For the past few months, Todoist has been my task manager of choice. I’ve invested a lot of time in tweaking it to find a setup I’m happy with. This is the first post in a mini series I’ll be doing on Todoist.
First, I wanted to share my custom start page. In Todoist, the start page is what you see when you click on the logo in the top left corner. You can customise what appears on this page by going to Settings and selecting from the “start page” drop down.
I started by using complex queries to show my various priorities and projects and labels. But honestly, I didn’t find that particularly useful. Now I’ve opted for an incredibly simple start page and I use it multiple times a day.
Before I dive into the start page I use, I want to explain the problem I’m trying to solve. I start by searching through my Today view or perhaps use a Filter to find a task I want to work on next. I then start working on that task. But before I know it, I’ve been distracted and I’m no longer working on that task. It might be an incoming call, a knock at the door, or an interruption of my own making (Twitter or Slack most likely). I then forget what I was working on and start on something else. It’s not until later when I review Todoist again that I have that realisation: “Oh yeah, that’s what I was working on.”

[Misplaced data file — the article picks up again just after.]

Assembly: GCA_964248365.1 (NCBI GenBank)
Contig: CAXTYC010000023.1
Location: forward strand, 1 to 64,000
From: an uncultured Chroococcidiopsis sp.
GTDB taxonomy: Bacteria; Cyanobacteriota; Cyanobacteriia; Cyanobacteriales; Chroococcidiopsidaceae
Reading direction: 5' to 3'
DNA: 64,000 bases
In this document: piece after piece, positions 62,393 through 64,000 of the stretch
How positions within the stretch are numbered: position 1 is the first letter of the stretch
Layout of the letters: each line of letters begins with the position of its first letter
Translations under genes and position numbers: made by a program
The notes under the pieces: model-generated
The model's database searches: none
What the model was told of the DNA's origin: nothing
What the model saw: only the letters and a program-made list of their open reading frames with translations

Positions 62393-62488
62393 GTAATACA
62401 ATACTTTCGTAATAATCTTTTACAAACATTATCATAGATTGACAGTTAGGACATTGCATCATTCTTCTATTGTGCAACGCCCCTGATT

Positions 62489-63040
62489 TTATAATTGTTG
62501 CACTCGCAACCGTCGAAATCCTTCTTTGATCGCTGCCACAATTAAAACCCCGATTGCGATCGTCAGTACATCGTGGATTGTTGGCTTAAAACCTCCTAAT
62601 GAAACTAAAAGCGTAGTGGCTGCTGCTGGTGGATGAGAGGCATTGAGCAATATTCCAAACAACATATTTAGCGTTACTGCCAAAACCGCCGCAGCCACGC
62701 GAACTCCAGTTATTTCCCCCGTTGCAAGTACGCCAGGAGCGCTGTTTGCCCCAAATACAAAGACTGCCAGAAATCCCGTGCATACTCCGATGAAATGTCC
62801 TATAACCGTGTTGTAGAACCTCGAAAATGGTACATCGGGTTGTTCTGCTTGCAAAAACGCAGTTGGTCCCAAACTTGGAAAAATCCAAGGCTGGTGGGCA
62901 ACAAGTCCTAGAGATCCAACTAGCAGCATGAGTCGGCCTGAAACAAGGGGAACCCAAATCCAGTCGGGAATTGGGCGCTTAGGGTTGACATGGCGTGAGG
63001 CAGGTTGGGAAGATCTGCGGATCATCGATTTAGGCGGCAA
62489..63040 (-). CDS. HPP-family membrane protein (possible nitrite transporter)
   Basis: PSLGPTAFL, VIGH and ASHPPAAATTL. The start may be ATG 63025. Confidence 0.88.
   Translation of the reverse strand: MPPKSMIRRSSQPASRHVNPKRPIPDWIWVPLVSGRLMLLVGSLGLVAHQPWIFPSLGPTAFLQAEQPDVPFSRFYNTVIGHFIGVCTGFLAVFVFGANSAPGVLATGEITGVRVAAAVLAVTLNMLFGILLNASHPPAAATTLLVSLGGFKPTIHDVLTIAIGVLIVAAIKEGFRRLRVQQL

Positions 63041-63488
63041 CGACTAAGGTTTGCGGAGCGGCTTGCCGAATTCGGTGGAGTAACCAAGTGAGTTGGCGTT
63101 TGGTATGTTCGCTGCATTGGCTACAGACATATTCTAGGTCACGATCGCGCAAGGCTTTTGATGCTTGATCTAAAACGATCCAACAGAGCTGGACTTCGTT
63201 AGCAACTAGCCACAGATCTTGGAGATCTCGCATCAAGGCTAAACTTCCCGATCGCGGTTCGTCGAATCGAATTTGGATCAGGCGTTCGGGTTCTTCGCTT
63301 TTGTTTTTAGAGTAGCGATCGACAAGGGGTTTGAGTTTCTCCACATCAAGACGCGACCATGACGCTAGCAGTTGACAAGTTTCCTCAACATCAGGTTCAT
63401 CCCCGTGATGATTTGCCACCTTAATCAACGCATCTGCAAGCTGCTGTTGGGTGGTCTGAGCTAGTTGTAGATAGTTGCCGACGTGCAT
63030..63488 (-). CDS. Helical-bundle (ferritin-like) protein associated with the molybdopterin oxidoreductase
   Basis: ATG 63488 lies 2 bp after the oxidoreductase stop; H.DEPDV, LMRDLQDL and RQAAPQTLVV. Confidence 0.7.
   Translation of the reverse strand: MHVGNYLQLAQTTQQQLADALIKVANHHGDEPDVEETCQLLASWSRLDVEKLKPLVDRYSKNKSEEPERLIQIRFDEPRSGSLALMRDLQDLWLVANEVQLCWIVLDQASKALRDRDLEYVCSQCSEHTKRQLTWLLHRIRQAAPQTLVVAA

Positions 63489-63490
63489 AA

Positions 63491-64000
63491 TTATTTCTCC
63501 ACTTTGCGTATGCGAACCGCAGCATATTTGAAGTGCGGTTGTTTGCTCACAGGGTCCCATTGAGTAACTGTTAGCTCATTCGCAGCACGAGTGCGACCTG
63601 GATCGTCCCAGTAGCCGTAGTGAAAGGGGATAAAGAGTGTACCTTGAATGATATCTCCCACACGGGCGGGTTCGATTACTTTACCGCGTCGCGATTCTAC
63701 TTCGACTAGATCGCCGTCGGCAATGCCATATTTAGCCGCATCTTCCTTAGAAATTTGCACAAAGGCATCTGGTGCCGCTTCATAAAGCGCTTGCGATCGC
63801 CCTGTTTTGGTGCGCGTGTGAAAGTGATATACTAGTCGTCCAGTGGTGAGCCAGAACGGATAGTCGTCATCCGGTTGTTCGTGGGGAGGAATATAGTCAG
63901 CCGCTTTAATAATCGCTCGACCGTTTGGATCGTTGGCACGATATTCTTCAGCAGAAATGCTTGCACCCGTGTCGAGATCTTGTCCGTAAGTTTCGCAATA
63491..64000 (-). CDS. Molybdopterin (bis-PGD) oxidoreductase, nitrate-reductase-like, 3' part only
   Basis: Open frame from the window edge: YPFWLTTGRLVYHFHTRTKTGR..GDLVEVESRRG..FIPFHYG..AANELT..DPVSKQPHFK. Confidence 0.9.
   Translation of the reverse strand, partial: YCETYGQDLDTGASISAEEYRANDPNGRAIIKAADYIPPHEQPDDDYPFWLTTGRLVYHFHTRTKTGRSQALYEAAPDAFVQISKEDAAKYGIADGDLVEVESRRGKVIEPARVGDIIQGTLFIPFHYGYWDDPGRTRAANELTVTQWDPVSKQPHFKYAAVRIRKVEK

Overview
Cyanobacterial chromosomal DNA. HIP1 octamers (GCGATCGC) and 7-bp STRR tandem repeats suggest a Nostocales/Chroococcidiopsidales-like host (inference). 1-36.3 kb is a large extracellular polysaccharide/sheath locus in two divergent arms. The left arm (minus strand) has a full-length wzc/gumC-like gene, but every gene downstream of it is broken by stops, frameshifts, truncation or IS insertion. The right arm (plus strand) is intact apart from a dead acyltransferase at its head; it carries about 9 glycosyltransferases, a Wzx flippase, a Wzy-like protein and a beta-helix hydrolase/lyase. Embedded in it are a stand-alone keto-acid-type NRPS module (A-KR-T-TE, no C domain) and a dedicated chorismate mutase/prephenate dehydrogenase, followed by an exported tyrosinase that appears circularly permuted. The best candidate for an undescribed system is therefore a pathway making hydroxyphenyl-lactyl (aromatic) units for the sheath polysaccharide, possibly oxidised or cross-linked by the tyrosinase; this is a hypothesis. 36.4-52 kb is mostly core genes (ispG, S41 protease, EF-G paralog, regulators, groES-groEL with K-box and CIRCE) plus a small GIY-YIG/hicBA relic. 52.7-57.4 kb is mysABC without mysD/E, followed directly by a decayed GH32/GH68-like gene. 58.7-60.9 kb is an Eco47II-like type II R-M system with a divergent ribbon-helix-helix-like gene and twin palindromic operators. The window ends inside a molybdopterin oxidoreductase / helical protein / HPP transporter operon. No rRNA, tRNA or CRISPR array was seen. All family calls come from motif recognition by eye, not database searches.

This is a problem when you have a large degree of autonomy with your time. You can work on what you want, when you want. But jumping around tasks like this is hugely inefficient.
To get around this, I find the task I want to work on and then apply a label of “Now”. My start page uses a custom query to show the @Now label like this:
Now, when I lose track of what I’m working on, I jump straight to the start page which shows me the task I was working on. Once that task is done, I check it off, find another task to work on, add the @Now label, and off I go.
I’m not sure if this is useful to anyone else but it seems to work for me.